You have seen pictures from Antelope Canyon. The smooth, whimsical red rock formations make for some of the most striking images one could create outside of Photoshop. But most likely, you’ve seen the landlocked section where people hike. There is also a water-bound stretch, and that is a marvel of its own.
Located just outside of Page, Arizona, near the Utah border, Antelope Canyon feeds into Lake Powel, a stretch of the Colorado River stopped by the Glen Canyon Dam. This slot canyon is the product of seasonal flash floods that scour the red Navajo Sandstone into ethereal undulating curves. With narrow walls that reach as high as 120 feet, the canyon can block out the sun even at the peak of the day.
Accessing Antelope Canyon
These iconic cliffs may be what draws in visitors, but they also limit entry points to the canyon. Most people enter the canyon on foot as part of a tour group. To reach it by water, we put in at the Antelope Point Launch Ramp, part of the Glen Canyon Recreational Area that borders most of Lake Powell. This boat launch is massive and used to be a put-in point for the motorized craft. “Used to be” is the key point of that sentence, however. You see, Lake Powel is shrinking and with it, the shoreline is receding. Receding to the point that even this “launch ramp” would only launch you into thin air. These days, it ends on a cliff.
A Launch Point with a Hike
Fortunately, there’s a little side hike you can take from the west end of the ramp to reach the shore. The bottom section of the ramp is reserved for paddlers to load and unload their craft before carrying it down another 100 feet or so to the water along a steep sandy path. Sliding down the sandy slope, I understand why one park ranger advised us that many kayakers have regretted trying to launch from here. It would be awkward to carry a hard-sided watercraft down this shifting terrain. Fortunately, we have inflatable Kokopelli Rogue-Lite pack rafts and a couple of dry bags to carry water, snacks, and an extra layer in case we get cold on the water. While our descent may be inelegant, it’s very manageable. And, at the bottom, we have a sandy beach as an easy launch point.
Paddling Lake Powell to Antelope Canyon
While this boat launch may share the name of Antelope Canyon, it is still a mile paddle southwest along Lake Powell before we reach the mouth of Antelope Canyon on the eastern shore. The entrance is marked with a speed buoy announcing Antelope Canyon as a wakeless zone with a 5MPH speed limit. It’s not much of a limitation to paddle boats, and this waterway is too narrow for most motorized boats. We are happy to take it slow.
Paddling Antelope Canyon
We turn in and start paddling. From the start, the canyon walls are remarkably high. If we had any trouble, there is no shoreline to retreat to until we either exit the canyon or reach the point where Antelope Creek gives way to “solid” land. That point varies with the water level, but, today we paddle about two miles up Antelope Creek before reaching a blend of sand and silt that may not completely constitute “dry land” but certainly brings an end to our paddling adventures.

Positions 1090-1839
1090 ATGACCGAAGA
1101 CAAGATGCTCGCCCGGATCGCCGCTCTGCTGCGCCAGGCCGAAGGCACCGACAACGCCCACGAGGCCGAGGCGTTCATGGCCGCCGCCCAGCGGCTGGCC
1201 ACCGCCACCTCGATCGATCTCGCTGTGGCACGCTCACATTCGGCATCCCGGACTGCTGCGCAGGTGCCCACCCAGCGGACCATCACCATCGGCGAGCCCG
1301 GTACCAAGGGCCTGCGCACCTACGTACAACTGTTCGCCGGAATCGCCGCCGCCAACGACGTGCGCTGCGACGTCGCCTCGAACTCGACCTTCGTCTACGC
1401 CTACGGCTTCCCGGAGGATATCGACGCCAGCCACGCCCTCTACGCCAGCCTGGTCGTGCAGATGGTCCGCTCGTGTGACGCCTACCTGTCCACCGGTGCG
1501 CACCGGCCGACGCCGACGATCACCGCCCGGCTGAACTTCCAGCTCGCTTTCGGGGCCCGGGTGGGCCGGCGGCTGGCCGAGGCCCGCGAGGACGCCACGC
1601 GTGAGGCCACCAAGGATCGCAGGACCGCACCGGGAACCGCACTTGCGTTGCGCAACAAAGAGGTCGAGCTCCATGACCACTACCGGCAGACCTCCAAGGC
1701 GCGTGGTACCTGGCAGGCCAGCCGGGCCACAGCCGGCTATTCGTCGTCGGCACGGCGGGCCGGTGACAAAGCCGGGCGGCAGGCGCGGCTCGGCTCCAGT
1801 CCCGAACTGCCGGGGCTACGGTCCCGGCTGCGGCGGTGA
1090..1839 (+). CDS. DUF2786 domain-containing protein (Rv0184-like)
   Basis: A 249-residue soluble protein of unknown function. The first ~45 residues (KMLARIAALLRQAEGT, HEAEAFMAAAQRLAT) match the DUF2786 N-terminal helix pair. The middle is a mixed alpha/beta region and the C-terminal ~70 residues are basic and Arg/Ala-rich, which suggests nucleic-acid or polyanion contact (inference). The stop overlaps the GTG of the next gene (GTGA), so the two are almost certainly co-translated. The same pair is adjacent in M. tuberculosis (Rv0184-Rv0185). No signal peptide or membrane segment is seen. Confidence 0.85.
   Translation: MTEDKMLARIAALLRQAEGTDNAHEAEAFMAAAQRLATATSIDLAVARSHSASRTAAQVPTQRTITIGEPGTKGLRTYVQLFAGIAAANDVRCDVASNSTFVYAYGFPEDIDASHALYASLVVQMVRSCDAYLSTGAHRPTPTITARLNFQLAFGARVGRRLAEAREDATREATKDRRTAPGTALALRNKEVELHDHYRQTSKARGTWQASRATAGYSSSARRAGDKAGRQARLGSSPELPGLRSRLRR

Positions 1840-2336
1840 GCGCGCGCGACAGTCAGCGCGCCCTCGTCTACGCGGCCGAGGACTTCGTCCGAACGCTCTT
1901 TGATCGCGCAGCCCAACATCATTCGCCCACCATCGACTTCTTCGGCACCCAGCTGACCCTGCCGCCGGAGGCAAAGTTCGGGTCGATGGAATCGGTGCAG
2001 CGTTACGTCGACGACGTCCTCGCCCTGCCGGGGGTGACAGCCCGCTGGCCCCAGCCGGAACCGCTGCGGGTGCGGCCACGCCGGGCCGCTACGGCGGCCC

We meet up with a couple of kayakers at the end of the canyon. While Chris smoothly exits his raft to explore a bit of the canyon on foot, one of the kayakers takes a little too much time on the edge of the shore and the silty earth dissolves around him, dumping him knee-deep in water. It would be an inconvenience in the summer. But in the winter, this marks a hard stop to their ambitions to hike further into the canyon. Without dry shoes and a change of clothes, it’s time to turn around. The kayaker immediately removes his wet shoes and socks and wraps his feet in dry towels. With no easy exit, both kayakers turn around and paddle back out of the canyon. A mistake here is not something to downplay.
We have our own constraints as well. On a longer, warmer day, this may have been the point that we deflate our rafts, pack them into backpacks, and explored more of the canyon on foot. But we started this trip late in the morning and it’s already mid-afternoon. The weather is fine right now but it will cool quickly as the evening sets in. So, we turn around and head back to Antelope Point and a well-deserved dinner.
Bald Eagles and Lake Powell
The return trip has its own entertainment. The walls of Antelope Canyon change with our new perspective as we leave. But the greatest surprise comes as we paddle from the mouth of Antelope Canyon back to the Antelope Point Boat Launch. Bald eagles and golden eagles are spotted around Lake Powell at various times of the year. When we first spot one raptor enjoying a meal along the shore, we are hesitant to leap to the conclusion that it is a bald eagle. But its bright white crown is undeniable. Further down, we also spot an adolescent scoping out the waterfront from its perch on a sandstone cliff. I hadn’t considered I would want my wildlife lens while rafting. But here I am, regretting my limited zoom capabilities.
We may have come to Antelope Canyon for a fun paddle. But we experienced so much more. My only regret is that we didn’t have more time.